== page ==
Please use this identifier to cite or link to this item:
|Title:||A genetically hard-wired metabolic transcriptome in Plasmodium falciparum fails to mount protective responses to lethal antifolates|
Joseph W. Fowble
Pradipsinh K. Rathod
University of Washington, Seattle
Thailand National Center for Genetic Engineering and Biotechnology
Orchid Research Laboratories Limited
|Keywords:||Biochemistry, Genetics and Molecular Biology;Immunology and Microbiology|
|Citation:||PLoS Pathogens. Vol.4, No.11 (2008)|
|Abstract:||Genome sequences of Plasmodium falciparum allow for global analysis of drug responses to antimalarial agents. It was of interest to learn how DNA microarrays may be used to study drug action in malaria parasites. In one large, tightly controlled study involving 123 microarray hybridizations between cDNA from isogenic drug-sensitive and drug-resistant parasites, a lethal antifolate (WR99210) failed to over-produce RNA for the genetically proven principal target, dihydrofolate reductasethymidylate synthase (DHFR-TS). This transcriptional rigidity carried over to metabolically related RNA encoding folate and pyrimidine biosynthesis, as well as to the rest of the parasite genome. No genes were reproducibly up-regulated by more than 2-fold until 24 h after initial drug exposure, even though clonal viability decreased by 50% within 6 h. We predicted and showed that while the parasites do not mount protective transcriptional responses to antifolates in real time, P. falciparum cells transfected with human DHFR gene, and adapted to long-term WR99210 exposure, adjusted the hard-wired transcriptome itself to thrive in the presence of the drug. A system-wide incapacity for changing RNA levels in response to specific metabolic perturbations may contribute to selective vulnerabilities of Plasmodium falciparum to lethal antimetabolites. In addition, such regulation affects how DNA microarrays are used to understand the mode of action of antimetabolites. © 2008 Ganesan et al.|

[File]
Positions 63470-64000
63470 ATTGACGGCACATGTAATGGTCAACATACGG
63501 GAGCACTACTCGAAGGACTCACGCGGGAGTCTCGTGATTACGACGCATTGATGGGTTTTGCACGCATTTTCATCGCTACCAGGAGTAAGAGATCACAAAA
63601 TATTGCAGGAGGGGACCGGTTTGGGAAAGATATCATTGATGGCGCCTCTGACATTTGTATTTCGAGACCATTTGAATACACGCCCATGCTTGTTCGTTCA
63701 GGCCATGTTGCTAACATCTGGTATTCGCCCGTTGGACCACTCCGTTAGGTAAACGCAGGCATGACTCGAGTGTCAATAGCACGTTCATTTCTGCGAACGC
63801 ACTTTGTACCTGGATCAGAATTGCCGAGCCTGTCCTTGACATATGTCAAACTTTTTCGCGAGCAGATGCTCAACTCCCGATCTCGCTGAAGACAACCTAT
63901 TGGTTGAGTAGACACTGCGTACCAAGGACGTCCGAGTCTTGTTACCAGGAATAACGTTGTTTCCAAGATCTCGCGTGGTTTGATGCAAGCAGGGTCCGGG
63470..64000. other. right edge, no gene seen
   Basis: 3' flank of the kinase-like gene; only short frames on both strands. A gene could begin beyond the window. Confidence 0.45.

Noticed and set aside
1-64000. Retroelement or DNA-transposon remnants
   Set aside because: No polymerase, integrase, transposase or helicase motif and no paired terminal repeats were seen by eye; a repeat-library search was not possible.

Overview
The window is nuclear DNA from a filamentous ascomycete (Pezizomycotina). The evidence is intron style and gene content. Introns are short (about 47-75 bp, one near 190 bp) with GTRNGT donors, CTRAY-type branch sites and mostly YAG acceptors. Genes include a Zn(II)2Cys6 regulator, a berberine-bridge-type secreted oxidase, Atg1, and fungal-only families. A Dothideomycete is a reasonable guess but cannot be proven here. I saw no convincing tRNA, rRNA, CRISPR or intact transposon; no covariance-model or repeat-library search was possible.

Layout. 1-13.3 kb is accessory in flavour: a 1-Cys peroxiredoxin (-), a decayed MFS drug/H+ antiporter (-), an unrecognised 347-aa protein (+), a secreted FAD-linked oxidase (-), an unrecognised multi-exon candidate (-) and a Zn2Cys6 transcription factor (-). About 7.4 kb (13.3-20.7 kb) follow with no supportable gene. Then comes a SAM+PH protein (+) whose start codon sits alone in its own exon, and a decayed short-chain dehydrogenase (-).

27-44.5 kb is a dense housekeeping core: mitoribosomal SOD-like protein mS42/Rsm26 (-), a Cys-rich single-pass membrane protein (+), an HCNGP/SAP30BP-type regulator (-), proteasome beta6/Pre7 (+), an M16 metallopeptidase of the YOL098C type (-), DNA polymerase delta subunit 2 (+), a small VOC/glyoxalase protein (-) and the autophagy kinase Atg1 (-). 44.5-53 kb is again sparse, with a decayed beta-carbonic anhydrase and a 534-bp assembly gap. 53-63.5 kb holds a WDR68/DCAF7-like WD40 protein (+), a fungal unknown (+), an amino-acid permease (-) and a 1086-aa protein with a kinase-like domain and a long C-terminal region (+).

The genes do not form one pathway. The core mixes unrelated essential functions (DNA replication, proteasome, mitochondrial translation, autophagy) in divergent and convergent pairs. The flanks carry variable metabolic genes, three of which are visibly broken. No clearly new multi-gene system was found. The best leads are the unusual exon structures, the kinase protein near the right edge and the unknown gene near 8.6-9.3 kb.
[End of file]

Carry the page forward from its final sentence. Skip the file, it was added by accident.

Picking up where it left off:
|Appears in Collections:||Scopus 2006-2010|
Files in This Item:
There are no files associated with this item.
Items in DSpace are protected by copyright, with all rights reserved, unless otherwise indicated.